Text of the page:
World-renowned musician, singer and comedienne Charo is still performing. She just completed 20 days of sold-out performances in Ft. Lauderdale.
“I was born with ants in my pants!” she exclaims.
Her new show is 30 minutes of salsa, featuring the latest dance moves from South America and Europe. The last 45 minutes of her act features her playing classical guitar. She’s well-respected by her musical peers: Charo was voted “Best Flamenco Guitarist” twice by Guitar Magazine.
Her recordings are in high demand on iTunes, Spotify, CD Baby, Pandora. We discovered a savvy, well-educated and brilliant woman underneath the glitz.
This differs from what people may remember from her “Cuchi, cuchi!” appearances on shows like The Tonight Show with Johnny Carson and The Love Boat.
“It took me many years to come to this point. It was very negative, but I went to the bank,” as she puts her own spin on “laughing all the way to the bank.” Perhaps she wasn’t laughing, because people didn’t get the right impression of her.
She revealed details: “In the 1980s, I got in the biggest fight with my producer. They said I would ruin my image (with classical guitar). The company was very frustrated.” They didn’t hold high hopes for her CD, “Guitar Passion,” but it was a success.
I asked about her childhood before getting discovered as a girl by Latin band leader, Xavier Cugat — who also discovered Desi Arnaz.
Charo is philosophical about her fascinating beginnings: “The destiny has everything to do with us. When I was 2, 3, 4, 5, 6, I was blessed to live in the south of Spain. My (hometown) is the Castilian town of Muncia. The sun, the weather, provides food to Spain and (the rest of) Europe.
“I spent every summer with my grandparents, they had a huge farm. They welcomed gypsies, ‘los gitanos’ (as migrant farm workers). They came with the horse, caravans. If not for that, I would not know the guitar. They arrived full of life! They survived with music. Every night, they made a bonfire in the acres. The children danced, the old men played the guitar.”
The farm workers taught her an ancient Spanish style of music. “Flamenco, it is like jazz. I was fascinated. (The gypsies) They loved me. They gave me an old guitar. I tried to revive that style in the south of Spain. It’s (been around for) hundreds and hundreds of years.”
Then, akin to early African-American pioneers of Rock 'n' Roll in the south, politics and circumstances changed the direction of her life forever. Spanish dictator Francisco Franco’s government took the property.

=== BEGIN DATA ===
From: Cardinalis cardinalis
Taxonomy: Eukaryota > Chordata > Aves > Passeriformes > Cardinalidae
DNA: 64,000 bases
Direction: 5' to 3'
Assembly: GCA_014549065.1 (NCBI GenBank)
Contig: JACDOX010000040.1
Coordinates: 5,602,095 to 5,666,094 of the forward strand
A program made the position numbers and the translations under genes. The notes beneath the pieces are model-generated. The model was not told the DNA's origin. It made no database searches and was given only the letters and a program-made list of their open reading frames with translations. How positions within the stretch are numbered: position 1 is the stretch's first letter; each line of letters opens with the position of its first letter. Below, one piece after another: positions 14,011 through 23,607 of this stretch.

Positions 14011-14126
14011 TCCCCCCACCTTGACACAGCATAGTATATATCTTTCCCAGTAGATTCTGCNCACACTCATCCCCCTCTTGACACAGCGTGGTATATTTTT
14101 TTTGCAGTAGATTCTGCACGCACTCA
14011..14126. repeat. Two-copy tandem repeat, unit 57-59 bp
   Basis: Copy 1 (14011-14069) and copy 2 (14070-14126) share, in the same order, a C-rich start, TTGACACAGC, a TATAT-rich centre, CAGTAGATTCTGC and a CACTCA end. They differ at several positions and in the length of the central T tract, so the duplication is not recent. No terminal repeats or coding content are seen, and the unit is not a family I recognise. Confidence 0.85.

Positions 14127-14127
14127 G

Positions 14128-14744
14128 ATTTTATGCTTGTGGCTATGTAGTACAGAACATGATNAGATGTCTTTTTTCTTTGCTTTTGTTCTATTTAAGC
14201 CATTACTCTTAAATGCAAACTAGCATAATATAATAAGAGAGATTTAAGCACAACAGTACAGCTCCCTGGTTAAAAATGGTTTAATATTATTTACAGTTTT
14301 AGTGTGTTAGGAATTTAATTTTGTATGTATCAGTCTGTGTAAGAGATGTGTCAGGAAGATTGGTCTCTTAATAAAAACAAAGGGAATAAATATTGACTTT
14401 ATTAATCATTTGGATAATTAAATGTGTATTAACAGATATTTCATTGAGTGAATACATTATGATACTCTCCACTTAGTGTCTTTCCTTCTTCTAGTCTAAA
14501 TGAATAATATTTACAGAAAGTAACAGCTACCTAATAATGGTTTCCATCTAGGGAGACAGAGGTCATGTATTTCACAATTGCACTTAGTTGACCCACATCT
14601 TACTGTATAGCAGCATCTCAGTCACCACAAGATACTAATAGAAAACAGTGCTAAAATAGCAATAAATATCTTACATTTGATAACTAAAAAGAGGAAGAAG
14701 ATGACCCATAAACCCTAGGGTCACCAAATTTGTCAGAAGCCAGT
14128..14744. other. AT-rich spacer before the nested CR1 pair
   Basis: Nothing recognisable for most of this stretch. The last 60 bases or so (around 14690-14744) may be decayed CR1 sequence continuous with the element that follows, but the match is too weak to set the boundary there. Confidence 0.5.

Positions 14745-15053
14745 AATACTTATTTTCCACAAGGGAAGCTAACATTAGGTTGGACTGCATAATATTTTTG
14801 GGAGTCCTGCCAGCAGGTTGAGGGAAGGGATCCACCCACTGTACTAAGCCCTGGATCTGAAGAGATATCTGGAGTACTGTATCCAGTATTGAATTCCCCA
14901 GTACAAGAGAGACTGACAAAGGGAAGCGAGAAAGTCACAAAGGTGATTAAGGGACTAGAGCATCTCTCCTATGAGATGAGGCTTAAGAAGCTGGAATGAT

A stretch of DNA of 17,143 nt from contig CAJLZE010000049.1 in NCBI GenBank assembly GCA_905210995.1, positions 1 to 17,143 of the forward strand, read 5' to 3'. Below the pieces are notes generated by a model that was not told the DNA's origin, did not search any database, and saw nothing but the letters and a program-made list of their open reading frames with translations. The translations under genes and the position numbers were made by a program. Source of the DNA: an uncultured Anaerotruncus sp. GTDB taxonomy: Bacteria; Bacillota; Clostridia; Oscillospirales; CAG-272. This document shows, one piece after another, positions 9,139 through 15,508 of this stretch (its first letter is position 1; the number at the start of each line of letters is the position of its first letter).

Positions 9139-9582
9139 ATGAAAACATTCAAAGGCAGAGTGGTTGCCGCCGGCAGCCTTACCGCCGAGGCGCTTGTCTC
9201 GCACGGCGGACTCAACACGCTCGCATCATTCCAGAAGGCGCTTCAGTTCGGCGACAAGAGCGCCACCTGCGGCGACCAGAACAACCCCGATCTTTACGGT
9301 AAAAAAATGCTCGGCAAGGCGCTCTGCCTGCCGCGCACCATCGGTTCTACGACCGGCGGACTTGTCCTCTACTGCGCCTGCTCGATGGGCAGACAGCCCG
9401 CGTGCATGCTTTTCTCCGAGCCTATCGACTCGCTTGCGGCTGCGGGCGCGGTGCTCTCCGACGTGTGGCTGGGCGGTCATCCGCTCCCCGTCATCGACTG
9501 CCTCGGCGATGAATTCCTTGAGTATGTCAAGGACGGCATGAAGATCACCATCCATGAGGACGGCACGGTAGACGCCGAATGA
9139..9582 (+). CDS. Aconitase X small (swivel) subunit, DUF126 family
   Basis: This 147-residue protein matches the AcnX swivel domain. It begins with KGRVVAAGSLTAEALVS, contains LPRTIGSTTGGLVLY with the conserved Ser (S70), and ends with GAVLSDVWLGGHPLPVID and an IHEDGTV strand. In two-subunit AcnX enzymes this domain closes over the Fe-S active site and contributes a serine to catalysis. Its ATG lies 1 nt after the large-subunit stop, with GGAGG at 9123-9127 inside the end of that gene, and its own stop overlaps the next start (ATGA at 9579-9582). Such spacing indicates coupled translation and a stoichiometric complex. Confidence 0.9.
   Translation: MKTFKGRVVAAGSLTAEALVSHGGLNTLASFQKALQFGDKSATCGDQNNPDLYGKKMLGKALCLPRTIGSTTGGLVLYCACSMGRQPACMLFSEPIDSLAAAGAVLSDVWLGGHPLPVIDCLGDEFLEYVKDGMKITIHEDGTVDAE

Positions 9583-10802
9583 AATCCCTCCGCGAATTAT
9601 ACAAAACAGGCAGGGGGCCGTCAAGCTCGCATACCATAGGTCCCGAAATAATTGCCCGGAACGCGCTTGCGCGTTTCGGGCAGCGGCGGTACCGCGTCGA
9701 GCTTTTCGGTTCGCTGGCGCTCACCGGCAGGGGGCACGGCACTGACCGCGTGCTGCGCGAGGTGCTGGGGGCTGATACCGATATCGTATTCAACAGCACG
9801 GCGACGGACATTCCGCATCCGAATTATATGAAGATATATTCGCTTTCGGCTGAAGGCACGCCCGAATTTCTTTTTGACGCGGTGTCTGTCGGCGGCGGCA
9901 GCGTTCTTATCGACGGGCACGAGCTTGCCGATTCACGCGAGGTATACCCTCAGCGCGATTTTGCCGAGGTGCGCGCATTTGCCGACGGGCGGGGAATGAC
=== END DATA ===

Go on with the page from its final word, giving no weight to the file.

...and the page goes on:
“We went to Madrid. We (she and her sister) studied classical.” Charo modestly doesn’t name-drop that she was a prodigy student of world-famous master of Flamenco guitar, Andrés Segovia.
She was also interested in medicine and is adamant that had she not become a musician, she would’ve been a surgeon. “All the surgeons I know are also entwined with music. Call me ‘Dr. Cuchi Cuchi’! To survive, don’t be cocky.” she adds as an afterthought.
We talked about her heritage. “I know what I am! Castilian, Moorish and Jewish. The Flamenco songs are like ‘Tradition’ (from Fiddler on the Roof)!” She then sang bits of the songs.
“We are a mix. My mom is blonde and my dad is green (olive skinned).” Charo is planning a show combining “history with a touch of entertainment. These kids don’t know history!”
I noted that she maintains a very glam image, but shows a fun personality that’s appreciated by both men and women. I wondered how she made that connection with audiences.
She answered, “I am a people person.” She notes that teenagers have discovered her on social media. “I love people of all backgrounds. I hate divos and divas! They are the worst thing that has happened to this business. They put a barrier between them and the audience.”
Charo is involved in animal rights. “I don’t agree with the old customs, the bullfighting. They do this to a nice, innocent animal. I asked for help from PETA.” She wrote a dance tune, “Don’t Fight, Just Dance.” She based it on beautiful music that’s played when the bull is killed. Charo even raised a bull, Manolo, in her home in Beverly Hills.
I asked if she missed the days of the big bands, a la Cugat.
“There is nothing like live music. Money is the answer to that question. There are incredible costs with a big band. Two or three good keyboardists replace the symphony. I feel sorry for them, because I am a musician. It’s for economy. The sound is so full, (but) nothing like the full orchestra of Xavier Cugat.”
Tamar Alexia Fleishman was the Chicago Symphony Orchestra's youngest female solo violinist. A world-traveler, Fleishman provides readers with international flavor and culture. She's debated Bill Maher, Greta Van Susteren and Dr. Phil. Fleishman practices law in Maryland with a J.D. from the University of Baltimore and a B.A. in Political Science from Goucher College. Read Tamar Alexia Fleishman's Reports — More Here.
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